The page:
Iran executions
The rise in reported executions in 2013 was highest in Iran and Iraq Reuters

Executions were recorded in 22 countries in 2013, marking a global rise in the use of the death penalty. The 2013 report issued by Amnesty International has revealed the overall number of reported executions worldwide was 778 – a rise of 15% compared with the previous year. A worrying development to campaigners for the abolition of executions, the recent figures represent the minimum number of death sentences. As not all of them are reported, the tru figure could be much higher.

The report came just days after an Egyptian court sentenced to death 529 supporters of the banned Muslim Brotherhood, following violence in the southern city of Minya last August.

Some progress towards abolition has been made. The US was the only country in the Americas to carry out executions in 2013, and the number of executions in the country continued to fall. Maryland became the 18<sup>th state to abolish capital punishment. Texas alone accounted for 41% of all executions in the region.

Olof Blomqvist, a spokesperson for Amnesty International, told IBTimes UK: "The global rise in executions last year was deeply disappointing, not least because it bucks the trend towards abolition of the death penalty. Those states still clinging to executions are becoming increasingly isolated and running out of arguments for using the death penalty."

Capital punishment USA
San Quentin State Prison: The US was the only country in the Americas to carry out executions in 2013 Wikimedia Commons

In 2013, Amnesty International recorded 22 countries had carried out executions – one more than in 2012 – down from 25 in 2004. By the end of 2013, 98 countries abolished the death penalty in law for all crimes, up from 85 a decade ago.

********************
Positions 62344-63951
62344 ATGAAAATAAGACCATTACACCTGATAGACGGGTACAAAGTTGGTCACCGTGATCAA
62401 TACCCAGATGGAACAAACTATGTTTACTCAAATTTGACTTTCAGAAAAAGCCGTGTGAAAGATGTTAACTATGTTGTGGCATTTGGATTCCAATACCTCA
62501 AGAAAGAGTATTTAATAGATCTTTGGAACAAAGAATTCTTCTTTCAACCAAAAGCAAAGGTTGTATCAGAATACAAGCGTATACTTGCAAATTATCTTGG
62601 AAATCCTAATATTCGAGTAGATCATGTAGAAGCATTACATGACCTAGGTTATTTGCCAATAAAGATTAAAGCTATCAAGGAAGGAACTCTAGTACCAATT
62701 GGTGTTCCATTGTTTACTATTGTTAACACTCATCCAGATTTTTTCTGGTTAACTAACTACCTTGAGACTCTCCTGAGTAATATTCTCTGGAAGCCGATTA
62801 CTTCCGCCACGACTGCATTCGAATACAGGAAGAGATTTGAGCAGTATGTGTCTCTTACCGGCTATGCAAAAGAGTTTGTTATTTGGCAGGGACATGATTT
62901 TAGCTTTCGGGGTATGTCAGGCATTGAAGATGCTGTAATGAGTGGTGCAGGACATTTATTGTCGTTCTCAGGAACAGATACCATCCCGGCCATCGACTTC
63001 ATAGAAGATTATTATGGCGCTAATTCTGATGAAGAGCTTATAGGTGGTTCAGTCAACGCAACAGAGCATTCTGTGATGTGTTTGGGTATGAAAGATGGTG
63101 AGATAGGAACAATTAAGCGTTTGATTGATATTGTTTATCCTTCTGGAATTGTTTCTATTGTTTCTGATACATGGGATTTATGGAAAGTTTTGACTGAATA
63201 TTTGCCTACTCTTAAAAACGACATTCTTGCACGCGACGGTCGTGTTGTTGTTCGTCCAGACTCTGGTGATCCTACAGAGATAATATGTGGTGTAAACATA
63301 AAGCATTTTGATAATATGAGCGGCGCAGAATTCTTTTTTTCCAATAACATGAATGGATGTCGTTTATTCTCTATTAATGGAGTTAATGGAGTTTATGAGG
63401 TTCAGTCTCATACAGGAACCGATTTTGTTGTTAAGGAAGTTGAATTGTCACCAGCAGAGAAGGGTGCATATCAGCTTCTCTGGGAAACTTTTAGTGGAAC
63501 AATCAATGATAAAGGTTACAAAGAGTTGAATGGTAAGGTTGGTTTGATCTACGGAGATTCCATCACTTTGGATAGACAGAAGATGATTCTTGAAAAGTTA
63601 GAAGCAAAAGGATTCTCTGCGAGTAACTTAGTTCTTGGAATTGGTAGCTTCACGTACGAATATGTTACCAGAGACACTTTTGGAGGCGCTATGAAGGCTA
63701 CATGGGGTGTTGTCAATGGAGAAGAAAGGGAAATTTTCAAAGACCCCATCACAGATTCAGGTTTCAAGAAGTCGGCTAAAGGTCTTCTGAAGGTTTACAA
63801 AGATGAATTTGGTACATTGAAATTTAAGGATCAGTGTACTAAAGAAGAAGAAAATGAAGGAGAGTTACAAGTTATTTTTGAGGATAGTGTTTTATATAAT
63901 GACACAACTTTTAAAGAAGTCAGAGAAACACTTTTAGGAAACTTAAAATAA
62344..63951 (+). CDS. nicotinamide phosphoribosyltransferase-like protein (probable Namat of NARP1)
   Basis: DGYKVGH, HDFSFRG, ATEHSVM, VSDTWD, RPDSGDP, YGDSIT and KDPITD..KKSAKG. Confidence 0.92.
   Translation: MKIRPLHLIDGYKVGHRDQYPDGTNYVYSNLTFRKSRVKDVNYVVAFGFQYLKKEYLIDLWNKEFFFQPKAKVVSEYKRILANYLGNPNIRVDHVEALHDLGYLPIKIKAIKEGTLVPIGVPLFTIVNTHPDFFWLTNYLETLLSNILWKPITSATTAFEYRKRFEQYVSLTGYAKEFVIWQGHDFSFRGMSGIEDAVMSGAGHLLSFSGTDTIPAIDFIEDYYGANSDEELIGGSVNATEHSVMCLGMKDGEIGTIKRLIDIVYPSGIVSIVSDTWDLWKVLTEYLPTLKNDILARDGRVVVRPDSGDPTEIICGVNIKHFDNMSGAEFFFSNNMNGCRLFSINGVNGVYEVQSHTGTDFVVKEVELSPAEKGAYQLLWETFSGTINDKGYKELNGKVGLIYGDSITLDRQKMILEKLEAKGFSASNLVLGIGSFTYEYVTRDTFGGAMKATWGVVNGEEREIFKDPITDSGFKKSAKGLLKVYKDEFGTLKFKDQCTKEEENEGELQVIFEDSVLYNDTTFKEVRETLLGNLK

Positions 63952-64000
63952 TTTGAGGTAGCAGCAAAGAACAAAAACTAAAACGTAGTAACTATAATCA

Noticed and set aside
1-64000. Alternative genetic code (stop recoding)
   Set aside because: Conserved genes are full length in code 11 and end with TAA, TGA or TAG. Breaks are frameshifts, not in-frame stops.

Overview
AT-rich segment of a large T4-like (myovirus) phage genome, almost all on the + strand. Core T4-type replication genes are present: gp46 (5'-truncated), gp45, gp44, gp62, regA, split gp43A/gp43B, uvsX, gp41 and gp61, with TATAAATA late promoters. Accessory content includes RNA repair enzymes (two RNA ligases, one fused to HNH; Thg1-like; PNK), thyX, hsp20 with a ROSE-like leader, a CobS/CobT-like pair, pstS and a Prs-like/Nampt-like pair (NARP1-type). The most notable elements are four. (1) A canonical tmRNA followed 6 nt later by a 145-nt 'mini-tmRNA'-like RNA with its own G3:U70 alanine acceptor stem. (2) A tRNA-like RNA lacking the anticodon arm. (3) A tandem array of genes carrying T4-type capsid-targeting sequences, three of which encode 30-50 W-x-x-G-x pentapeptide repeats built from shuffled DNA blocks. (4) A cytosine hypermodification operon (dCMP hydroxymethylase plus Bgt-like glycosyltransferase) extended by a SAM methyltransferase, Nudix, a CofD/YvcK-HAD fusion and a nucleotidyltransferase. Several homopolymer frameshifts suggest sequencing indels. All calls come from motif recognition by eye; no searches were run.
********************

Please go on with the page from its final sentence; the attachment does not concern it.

Official figures on the use of the death penalty are only available in a small number of countries. In Belarus, China and Vietnam such information is considered a state secret. Egypt, Eritrea, Malaysia, North Korea and Syria provided little or no information because of restrictive state practices and/or political instability.


According to Blomqvist, Iran and Iraq registered a particularly worrying increase in the executions, as a quick fix to tackle the rising levels of violence. In Iraq, reported executions leapt by 30%, with at least 169 people put to death. The number was even larger in Iran, with at least 369 officially acknowledged executions. Hundreds more deaths were unacknowledged.

Blomqvist said: "Iran and Iraq really stood out last year for all the wrong reasons - in both countries, scores more people were put to death compared to the year before.

"Hundreds have been sentenced to death under vague anti-terror laws, often following manifestly unfair trials or reports of torture. The Iraqi government's desperation to tackle the escalating violence is understandable but the death penalty is not the answer. There is no evidence that it works as a particular deterrent to crime."

In Iran, the execution of children after they have reached puberty is allowed under sharia law, although it is prohibited by international human rights law. The 1991 Civil Code states that boys over 15 lunar years and girls over nine lunar years can be executed. One lunar year can be between 354 and 365 days long.


Since its 2009 report, Amnesty International has ceased to publish estimates on the use of the death penalty in China. The recent statistics exclude data from China, where the information is considered a state secret. In last year's report, however, Amnesty International stated that it was probable that thousands of people were executed in 2012.

Last August, the issue arose again as a five-minute film of a man being executed was viewed millions of times on the Chinese internet portal Sina. The footage shows locals watching from a rural hillside as a man is hauled from a police vehicle, forced to kneel and shot in the head with a handgun.

Blomqvist added that China had "once again executed thousands, more people than the rest of the world put together".

"But with the death penalty treated as a state secret it's impossible to confirm the correct number. Even in China, however, there was some limited progress as the government announced an end to organ harvesting from executed prisoners, for example."